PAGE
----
Wednesday, February 21, 2007

Taxing Fairness

In today's Newsday we read that it is now official: New York City is the highest taxed urban area in the country. "No other city comes close, the report says." Given this fact it is important that our elected officials begin to look for ways to reduce the tax burden on the average New Yorker, and on the city's businesses as well.

Which is why we were so perturbed by the failure of the Speaker to deal with this issue in her state of the city address. When we are as over-taxed as we are in New York it is imperative that the situation be recognized as serious. Tax reduction should be first and foremost on every one's policy agenda.

Monday, February 19, 2007

Running on Empty?

In keeping with our special interests theme there is an article in the Post today on the decision by Chris Quinn to not accept any money from third party lobbyists. The decision is an interesting one and raises the question whether the Speaker feels she can raise enough money for a mayoral run as long as she garners the Times endorsement for the race. Or perhaps George Artz is right (although George is rapidly becoming the Mitch Moss of the other side of City Hall): "It will make it a little more difficult {to raise money} but other people will give her money based on her integrity stance."

I guess we'll see. One things for sure, it is unlikely that the Speaker's position will endear her to the other members of the council, one of whom "quietly grumbled that Quinn was going to make it difficult for those who remain after she leaves office..." It is also true, however, that Quinn will continue to take money directly from unions and businesses, so its not as if she is planning to run in 2009 solely on her good looks and charm.

Which leaves us a bit bemused about all of this posturing and what it really means. Is it, in the words of the Citizens Union's Dick Dadey, the unblemished partisan of no money in government; "...the beginning of the end for influence peddling at City Hall." Or is it the age-old political need to appear good rather than actually be good, a cosmetic initiative that will be loopholed into nonexistence as we approach the next election cycle?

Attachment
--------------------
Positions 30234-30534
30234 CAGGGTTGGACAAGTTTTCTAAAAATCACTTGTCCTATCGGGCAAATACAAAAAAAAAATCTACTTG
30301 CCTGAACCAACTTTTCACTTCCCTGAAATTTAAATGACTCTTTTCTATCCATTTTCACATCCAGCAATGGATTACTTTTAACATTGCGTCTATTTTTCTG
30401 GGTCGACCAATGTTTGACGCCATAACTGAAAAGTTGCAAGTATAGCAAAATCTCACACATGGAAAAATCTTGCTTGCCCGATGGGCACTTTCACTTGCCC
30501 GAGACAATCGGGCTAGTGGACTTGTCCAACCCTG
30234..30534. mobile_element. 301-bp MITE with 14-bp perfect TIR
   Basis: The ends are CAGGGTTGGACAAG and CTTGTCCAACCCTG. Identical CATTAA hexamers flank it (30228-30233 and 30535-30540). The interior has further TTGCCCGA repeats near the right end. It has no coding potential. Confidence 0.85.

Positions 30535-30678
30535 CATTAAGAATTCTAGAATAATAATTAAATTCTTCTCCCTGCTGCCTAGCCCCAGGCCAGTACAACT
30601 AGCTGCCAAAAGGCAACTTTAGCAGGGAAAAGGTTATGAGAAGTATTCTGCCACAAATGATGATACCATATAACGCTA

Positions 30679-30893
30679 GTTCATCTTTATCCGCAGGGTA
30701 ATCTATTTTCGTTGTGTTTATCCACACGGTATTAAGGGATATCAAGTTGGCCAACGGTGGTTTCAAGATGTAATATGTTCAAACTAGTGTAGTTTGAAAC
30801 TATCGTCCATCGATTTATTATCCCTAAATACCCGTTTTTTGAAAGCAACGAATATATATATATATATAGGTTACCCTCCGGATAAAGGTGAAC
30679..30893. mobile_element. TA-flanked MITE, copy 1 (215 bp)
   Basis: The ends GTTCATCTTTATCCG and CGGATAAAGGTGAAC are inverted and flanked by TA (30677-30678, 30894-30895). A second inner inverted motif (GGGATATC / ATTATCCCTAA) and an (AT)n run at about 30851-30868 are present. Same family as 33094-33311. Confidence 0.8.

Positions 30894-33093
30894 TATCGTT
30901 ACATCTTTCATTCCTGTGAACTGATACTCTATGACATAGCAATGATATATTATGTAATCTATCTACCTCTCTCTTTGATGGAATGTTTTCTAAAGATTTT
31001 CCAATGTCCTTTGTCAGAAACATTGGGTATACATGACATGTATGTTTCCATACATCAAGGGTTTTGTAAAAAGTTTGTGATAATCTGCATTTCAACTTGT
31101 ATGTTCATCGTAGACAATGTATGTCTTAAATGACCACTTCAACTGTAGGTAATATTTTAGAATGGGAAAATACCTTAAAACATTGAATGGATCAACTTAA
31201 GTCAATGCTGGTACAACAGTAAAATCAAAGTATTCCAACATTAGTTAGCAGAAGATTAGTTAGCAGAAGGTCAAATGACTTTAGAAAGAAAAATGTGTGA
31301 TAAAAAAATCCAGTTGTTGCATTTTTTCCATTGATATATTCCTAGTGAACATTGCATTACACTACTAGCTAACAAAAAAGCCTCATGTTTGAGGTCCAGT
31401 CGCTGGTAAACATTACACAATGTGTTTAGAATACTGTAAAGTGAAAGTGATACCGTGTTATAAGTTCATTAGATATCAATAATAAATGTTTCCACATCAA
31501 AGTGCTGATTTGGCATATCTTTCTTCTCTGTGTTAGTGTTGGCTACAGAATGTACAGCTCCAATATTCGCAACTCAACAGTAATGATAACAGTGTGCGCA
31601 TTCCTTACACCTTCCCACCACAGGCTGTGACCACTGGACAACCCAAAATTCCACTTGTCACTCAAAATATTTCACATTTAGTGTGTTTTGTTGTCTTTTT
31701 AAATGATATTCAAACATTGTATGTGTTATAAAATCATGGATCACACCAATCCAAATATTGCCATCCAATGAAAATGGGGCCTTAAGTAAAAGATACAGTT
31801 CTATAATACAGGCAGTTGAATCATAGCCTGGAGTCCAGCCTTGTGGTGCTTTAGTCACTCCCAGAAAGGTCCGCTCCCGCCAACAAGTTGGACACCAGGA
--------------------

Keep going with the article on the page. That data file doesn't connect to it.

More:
One last point for the infection-free Dadey. If we eliminate the influence peddling that you so abhor, on what basis will policy be made? On your group's unblemished conception of the public good? Or perhaps it will be made on the basis of a Bloombergian public policy expertise, an erudition that is built on years of policy analysis done in one's spare time while accumulating a fantastic fortune. We can't wait to find out.

Mayoral Infallibility

In today's NY Post the paper editorializes against the continued arrogance of the mayor when responding to legitimate criticism about the missteps of his administration. The most telling critique in the Post's comments involves the issue of school reform. Observing the obvious miscalculation inherent in the drastic alteration of the school bus routes in the dead of winter, the paper comments; "If Bloomberg and Co. can't get that right, it's fair to wonder, what else are they getting wrong."

The Post's observations continue to point to the fallacious assumptions of all of the good government types who kvell whenever someone comes along we is perceived to not be beholden to the dreaded "special interests." It is the underlying premise of all the various campaigns for so-called campaign finance reform; and is the signatory electoral issue that often governs the endorsement of the NY Times.

It is also a total crock when it comes to any basic understanding of how democratic politics actually works and, in our view, should work. And this comes from someone who is frequently on the side that takes on the more powerful political interests in this town. The simple fact is that it is the interplay of interests, and not some plutocratic philosopher king, that determines the public good. The public good is certainly not determined by self-proclaimed public interest groups who, in their entire existence, never seem to support any measure that might benefit business.

For years whenever we have gone after the building of a large box store or shopping center we have sought to bundle the contributions of a as many small or mid-sized businesses as possible. This has enabled us to be heard politically and have the credibility necessary to fight on behalf of neighborhood stores.

The fact is that when lobbying is denigrated and political contributions attacked it is done so from the vantage point of those who either don't need the money and are consequently immune from influence, or from the point of view that sees the private sector in a hostile and adversarial way.

When it comes to the mayor, however, the fact that he is beyond influence is proving to be not such a good thing. The parents of school children or the residents of Astoria (special interests?) wouldn't see the mayor's insulation from politics as a harbinger of good government. Mayor Mike apparently sees himself as the philosopher king, the man elevated to educate the polis. Marx's admonition to Plato is appropriate here: "Who will educate the educator?"

Sunday, February 18, 2007

Monsey Wal-Mart Fight Gets International Recognition

It has just come to our attention that the struggle against the building of a Wal-Mart supercenter in Monsey has received recognition in Israel. In an article in Haaretz the paper points out that the area's Orthodox community is concerned that the retail giant will disturb the tranquility of this quiet Rockland community; "A Monsey protestor complained that residents would be forced to put bars on their windows if the store is built, in a town where residents don't lock their doors."